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Saturday 14 December 2019

Anatomy of destruction ... 12 minutes that buried Mayo

GOAL: Dublin’s Brian Fenton of Dublin celebrates victory. Pic: Sportsfile
GOAL: Dublin’s Brian Fenton of Dublin celebrates victory. Pic: Sportsfile

It took Mayo 35 minutes of ferocious tackling, patient probing and (for the most part) impressive shot execution to put them within sight of the promised land.

Two points up at the half-time bell ... maybe their efforts warranted a bigger cushion but James Horan must have been a happy manager.

Fast-forward to the 47th minute: Dublin are ten up and out the gap.

What happened? The champions had shaken off their relative lethargy and become masters of their own All-Ireland destiny. More specifically, they had torpedoed Mayo with an unanswered 2-6 in arguably the most impressive dozen minutes of Jim Gavin's seven-year reign.

How did it happen? Here's how - the anatomy of Mayo's destruction ...

SUPERB: Paul Mannion. Pic: Sportsfile
SUPERB: Paul Mannion. Pic: Sportsfile

36 MINS: The throw-in is meant to be Aidan O'Shea's fiefdom, but here Michael Darragh Macauley emphatically fists the ball forward and Chris Barrett, caught napping, pulls the arm of Dean Rock. From beyond the 'D', Deano nails the free. A momentum shifter ...

37 MINS: What if Paddy Durcan's seemingly on-the-money attempt at his third point had crept over? Coulda, woulda, shoulda ... Stephen Cluxton claws it to safety and Dublin work the ball up the length of the Cusack Stand side.

Macauley foot-passes to Paul Mannion, who gathers low under pressure from Brendan Harrison and then pops it to Ciarán Kilkenny. The Dublin schemer's over-the-top handpass opens up the Mayo defence, Lee Keegan having lost his footing on the turn. Con O'Callaghan doesn't need a second invitation: his low finish inside the near post turns this semi-final on its head.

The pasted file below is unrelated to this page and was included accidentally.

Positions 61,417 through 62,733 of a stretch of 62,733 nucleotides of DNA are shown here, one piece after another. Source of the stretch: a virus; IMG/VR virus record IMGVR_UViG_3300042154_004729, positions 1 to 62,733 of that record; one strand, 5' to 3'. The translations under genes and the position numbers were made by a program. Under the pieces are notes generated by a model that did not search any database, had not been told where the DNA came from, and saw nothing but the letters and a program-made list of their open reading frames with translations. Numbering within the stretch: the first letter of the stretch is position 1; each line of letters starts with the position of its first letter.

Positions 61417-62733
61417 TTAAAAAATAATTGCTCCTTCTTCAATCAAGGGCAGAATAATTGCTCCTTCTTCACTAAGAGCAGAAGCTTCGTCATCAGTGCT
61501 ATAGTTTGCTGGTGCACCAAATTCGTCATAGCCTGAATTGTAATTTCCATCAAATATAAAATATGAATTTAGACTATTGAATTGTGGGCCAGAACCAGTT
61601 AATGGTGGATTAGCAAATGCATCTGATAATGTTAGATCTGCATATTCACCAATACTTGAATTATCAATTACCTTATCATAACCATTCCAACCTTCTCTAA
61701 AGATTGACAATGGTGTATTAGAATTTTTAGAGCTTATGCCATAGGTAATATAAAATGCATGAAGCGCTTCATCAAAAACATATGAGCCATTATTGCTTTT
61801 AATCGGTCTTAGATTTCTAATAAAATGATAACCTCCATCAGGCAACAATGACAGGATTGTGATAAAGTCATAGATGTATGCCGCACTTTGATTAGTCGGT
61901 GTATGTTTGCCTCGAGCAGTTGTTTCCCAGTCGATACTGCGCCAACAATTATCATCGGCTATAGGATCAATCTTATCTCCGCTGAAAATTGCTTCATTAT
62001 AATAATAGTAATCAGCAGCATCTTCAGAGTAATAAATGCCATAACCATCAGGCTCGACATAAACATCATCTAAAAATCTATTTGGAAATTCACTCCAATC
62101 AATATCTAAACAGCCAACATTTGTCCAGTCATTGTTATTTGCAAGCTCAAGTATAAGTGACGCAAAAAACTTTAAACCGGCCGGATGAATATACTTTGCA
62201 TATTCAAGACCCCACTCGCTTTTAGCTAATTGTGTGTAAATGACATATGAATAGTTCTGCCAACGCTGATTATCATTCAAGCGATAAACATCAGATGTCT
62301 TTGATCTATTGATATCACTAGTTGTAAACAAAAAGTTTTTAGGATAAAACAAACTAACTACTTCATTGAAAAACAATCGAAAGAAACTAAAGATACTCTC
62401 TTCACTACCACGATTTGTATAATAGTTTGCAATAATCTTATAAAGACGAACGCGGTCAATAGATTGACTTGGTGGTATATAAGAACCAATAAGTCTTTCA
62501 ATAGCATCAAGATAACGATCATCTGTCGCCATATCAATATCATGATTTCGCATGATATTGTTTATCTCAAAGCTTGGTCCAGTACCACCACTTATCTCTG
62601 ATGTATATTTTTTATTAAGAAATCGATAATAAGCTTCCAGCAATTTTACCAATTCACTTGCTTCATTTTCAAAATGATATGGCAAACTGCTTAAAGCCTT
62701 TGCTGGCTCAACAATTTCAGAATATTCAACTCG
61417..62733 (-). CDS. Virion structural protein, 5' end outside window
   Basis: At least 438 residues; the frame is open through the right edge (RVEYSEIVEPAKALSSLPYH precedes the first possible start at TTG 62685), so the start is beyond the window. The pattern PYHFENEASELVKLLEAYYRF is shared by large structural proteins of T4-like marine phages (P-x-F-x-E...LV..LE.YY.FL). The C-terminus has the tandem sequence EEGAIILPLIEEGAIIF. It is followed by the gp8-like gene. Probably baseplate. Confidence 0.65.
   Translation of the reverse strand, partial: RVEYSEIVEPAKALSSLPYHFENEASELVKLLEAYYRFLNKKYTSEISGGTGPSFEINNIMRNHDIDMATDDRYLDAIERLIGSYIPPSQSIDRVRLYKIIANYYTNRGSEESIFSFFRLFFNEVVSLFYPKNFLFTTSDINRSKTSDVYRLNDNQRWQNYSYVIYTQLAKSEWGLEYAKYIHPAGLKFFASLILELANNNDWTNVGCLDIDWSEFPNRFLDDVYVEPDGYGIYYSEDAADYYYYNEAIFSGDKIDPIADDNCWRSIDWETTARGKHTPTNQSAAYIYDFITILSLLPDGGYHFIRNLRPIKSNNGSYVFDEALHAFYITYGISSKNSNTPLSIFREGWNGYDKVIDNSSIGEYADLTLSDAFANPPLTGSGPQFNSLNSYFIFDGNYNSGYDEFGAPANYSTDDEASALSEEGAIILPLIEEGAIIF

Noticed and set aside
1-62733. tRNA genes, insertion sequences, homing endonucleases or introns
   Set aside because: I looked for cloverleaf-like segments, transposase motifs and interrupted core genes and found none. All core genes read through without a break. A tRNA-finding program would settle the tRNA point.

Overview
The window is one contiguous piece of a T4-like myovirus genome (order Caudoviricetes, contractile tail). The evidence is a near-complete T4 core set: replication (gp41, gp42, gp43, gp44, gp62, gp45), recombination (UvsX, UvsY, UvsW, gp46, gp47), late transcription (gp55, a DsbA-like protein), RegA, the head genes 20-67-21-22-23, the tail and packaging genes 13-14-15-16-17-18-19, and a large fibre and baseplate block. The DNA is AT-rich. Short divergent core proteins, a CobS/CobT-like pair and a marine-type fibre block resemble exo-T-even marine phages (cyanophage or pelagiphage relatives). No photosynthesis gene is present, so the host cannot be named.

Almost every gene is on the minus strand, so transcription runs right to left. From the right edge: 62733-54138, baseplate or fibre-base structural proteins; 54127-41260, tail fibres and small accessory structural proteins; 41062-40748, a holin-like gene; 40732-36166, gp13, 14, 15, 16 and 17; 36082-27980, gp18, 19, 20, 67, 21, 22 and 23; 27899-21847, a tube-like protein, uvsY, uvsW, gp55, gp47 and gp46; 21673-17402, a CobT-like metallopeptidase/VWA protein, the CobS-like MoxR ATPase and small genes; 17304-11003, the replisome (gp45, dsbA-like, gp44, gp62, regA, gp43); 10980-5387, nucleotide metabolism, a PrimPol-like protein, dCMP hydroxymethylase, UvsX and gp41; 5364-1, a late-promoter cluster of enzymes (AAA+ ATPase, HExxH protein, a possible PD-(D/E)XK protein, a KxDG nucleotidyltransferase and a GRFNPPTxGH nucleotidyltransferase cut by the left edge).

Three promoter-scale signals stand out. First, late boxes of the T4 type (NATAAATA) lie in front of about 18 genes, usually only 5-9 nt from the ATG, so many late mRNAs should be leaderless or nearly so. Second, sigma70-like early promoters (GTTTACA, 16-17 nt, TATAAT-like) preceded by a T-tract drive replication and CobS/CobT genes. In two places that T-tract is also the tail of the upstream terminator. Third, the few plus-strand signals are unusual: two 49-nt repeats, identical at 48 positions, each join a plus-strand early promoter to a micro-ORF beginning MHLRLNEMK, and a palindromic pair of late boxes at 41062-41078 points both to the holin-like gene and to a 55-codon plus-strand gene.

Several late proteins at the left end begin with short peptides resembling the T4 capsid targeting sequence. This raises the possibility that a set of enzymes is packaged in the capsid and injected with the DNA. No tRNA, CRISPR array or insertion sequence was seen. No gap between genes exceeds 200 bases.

39 MINS: A rejuvenated Kilkenny is again at the heart of this move, releasing the inrushing Niall Scully for a goal chance that flashes over instead.

40 MINS: Three up, Dublin are now scenting blood and they go after Rob Hennelly's long-range kickouts with a vengeance. Mannion, one of the few Dubs who consistently backs himself outside the 'scoring zone', hits a spectacular left-footed point from the left wing.

42 MINS: Keegan is starting to suffer and is called for a pull on O'Callaghan as the ball comes in. Meat and drink for Rock, who taps over.

42 MINS: Brian Fenton soars to claim a 'mark' from the next kickout, and the move culminates in Mannion turning away from his embattled shadow, Harrison, for a point off his favoured left.

46 MINS: Cillian O'Connor picks up the first of his two yellows, censured for a high tackle on Jonny Cooper. Kilkenny stands over the resultant free and pings it long and direct to O'Callaghan, 20 metres out. Dublin's goal machine skips around Keegan as if the former Footballer of the Year wasn't there and, once again, aims low inside Hennelly's near post.

47 MINUTES: Now it's time for a party piece. Mannion has possession on the right flank, under the shadow of the Hogan Stand, soloing to himself. Harrison is guarding the path to goal; you could argue that he has done nothing wrong. But then, in trademark fashion, Mannion pulls the trigger and his shot curls in a sumptuous arc inside the left upright.

And that, emphatically, was that. We still had time for Keegan's cleverly dinked goal on 52 minutes (his third in consecutive championship matches against Dublin); and Fenton's reply nine minutes later (his third goal of the summer, and a third assist of the evening from Kilkenny) ... but the damage had been done.

"A team like Dublin are always going to come at you," said Horan. "They came at us and I suppose we were on the ropes but we didn't deal with it well."

Few teams do when the Dubs catch fire ...

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